Almost every morning I take the elevator up to my office. It’s on the fifth floor.
I could walk the stairs, and I do some days. Usually, though, it’s only when I want to avoid a crowd stopping at every floor. Otherwise, the modern convenience of standing still & levitating suits me just fine.
I do, however, love racing down the stairs. I’m still 11 years old when I get the chance. I love to see how fast I can get my feet to shuffle down. People stare, I don’t care.
Working on Wall Street, you pretty much get used to elevators. They usually keep the offices high above the street and riff-raff. After a while, the Otis stamp on the elevator floor becomes your doormat. It becomes a way of life. Stairs aren’t really something we seek out. To the Penthouse, please.
In fact, the elevator is so ingrained in our culture, we make up stuff like, “every night the assets go down the elevator”, meaning the people who work there.
About two weeks ago, I was walking through the lobby to the elevator. I could see him standing there. Waiting.
The futures were down big. When the market opened, it was going to be an instant blood bath. He was agitated, patting his hand on his pants leg. The elevator was really slow coming down. He checked his watch twice. It was 6am.
The market had already hemorrhaged enough in the days before for everyone to be a bit more sullen. But he looked really sad. At this point, I’d known only a little bit about him from another friend in my co-working space who is a metals trader.
My metals trader friend tells me for the last five days this sullen Advisor has been rushing into his office, two or three times a day, asking him what he’s doing.
“Dude, I’m a metals trader…”
This guy was asking him, “What are the charts telling you?” My friend, Heavy Metal, told me the advisor was literally patting the sweat from his forehead.
Like I said, the elevator was unusually slow that morning. He checked his watch again. He looked over at me. “This is no way to live.”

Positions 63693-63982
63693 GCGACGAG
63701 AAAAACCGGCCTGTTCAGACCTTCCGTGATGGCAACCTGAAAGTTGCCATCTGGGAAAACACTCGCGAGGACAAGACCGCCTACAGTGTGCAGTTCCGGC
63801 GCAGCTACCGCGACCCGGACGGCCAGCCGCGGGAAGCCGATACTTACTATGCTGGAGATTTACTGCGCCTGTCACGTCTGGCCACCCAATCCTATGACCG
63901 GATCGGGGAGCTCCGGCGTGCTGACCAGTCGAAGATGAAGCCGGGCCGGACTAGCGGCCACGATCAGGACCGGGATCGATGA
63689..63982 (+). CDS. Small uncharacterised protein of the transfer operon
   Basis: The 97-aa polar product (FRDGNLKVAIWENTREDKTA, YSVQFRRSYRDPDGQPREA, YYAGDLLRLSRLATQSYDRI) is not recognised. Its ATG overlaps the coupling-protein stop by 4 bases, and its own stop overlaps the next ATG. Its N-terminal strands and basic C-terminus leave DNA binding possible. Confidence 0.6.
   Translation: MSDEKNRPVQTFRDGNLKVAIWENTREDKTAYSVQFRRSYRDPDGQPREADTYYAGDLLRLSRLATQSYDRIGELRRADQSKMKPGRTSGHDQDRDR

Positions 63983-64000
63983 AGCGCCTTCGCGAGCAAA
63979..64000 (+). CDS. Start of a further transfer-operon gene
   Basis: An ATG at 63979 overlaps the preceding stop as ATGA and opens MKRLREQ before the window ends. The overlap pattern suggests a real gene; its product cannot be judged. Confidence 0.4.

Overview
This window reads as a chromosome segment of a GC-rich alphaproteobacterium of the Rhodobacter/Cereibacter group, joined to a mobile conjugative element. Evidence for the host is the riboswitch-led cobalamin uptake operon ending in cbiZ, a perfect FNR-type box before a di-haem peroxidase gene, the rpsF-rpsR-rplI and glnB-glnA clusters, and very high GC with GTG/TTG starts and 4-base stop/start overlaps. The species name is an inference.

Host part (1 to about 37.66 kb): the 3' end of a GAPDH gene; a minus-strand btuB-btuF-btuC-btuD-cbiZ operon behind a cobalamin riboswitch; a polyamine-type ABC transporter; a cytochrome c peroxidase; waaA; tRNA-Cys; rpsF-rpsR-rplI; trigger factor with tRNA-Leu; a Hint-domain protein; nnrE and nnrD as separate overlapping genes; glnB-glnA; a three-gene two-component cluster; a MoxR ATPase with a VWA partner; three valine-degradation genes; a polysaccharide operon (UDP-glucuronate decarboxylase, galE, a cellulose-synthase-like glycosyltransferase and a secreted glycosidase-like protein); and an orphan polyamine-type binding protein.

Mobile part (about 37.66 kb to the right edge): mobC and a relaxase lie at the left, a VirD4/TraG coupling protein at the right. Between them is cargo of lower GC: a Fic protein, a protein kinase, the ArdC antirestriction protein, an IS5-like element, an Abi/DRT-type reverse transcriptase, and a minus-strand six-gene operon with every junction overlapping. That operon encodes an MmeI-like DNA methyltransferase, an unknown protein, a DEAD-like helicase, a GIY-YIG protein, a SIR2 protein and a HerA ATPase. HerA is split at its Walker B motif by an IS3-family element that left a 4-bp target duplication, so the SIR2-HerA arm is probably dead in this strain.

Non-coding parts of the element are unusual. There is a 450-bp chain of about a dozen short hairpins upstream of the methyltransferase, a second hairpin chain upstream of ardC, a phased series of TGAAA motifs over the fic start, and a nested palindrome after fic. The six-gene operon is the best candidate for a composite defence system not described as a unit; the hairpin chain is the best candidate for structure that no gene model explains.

“This is crazy…”
I knew he needed some cheering up. So I pulled out a Wall Street elevator classic.
“Yeah, well you know what they say about stocks… they take the stairs up, and the elevator down.” He laughed — poker face intact. We went on our separate ways.
Five days later…
The market bounced nicely. And the elevator ride up that morning, with him on board, was…perkier.
He smiled — looked over and said, “You know, I need to thank you– I took what you told me that morning & passed it along to my clients…”
I said, “Really? What did I say?”
OMG, please man, TELL ME —
WHAT did you tell them? …
I KNEW I should have just looked down at the floor! …
WHY? Why did I not just keep the earbuds in?!
He said, “I took your story & explained how I manage their portfolios…”
“Oh Boy, this is going to be good.”
It was. It was an amazing story, needing not only the five floors of the elevator ride up — but fifteen more minutes — including following me into the bathroom.
It was a fantastic story with color and action — characters even. I just can’t tell you what any of it meant…
Basically, after a very elaborate build-up — it was about how some companies are good companies and “they go down” but “they don’t go down as much” and so “we sell the ones that go down more”, and “buy the other better companies– ones that don’t go down as much.”
And somewhere in the plot — there were guards at each of the floors making the decisions, I think those were his mutual fund managers.
I was numb.
He’d never heard that elevator analogy before. How is that possible?! I mean isn’t that required in stockbroker school? Stairs up, elevator down…
So now, I had to know.
How bad is this?… I said, “Sounds interesting, tell me a little about your practice…”
He was “70% stocks 30% bonds” for most of his people… retirees. In 2008. He was smart though — he had a “few index funds for sectors” (oh boy).
His clients are paying him 1.5% a year. “Mostly to pick mutual funds & buy stocks” (presumably the good ones).
I asked if he had a sell discipline. “No, not really….”
“Over the long haul.”
I saw him again this week, the day after the REALLY big drop in the market.
He’s on the elevator again — sullen, again. And I am too…
Thinking about those poor people riding on his elevator.
On A Lighter Note:
Full Disclosure: Nothing on this site should ever be considered to be advice, research or an invitation to buy or sell any securities, please see my Terms & Conditions page for a full disclaimer. And keep your earbuds in on elevators.Full Disclosure: Nothing on this site should ever be considered to be advice, research or an invitation to buy or sell any securities, please see my Terms & Conditions page for a full disclaimer.
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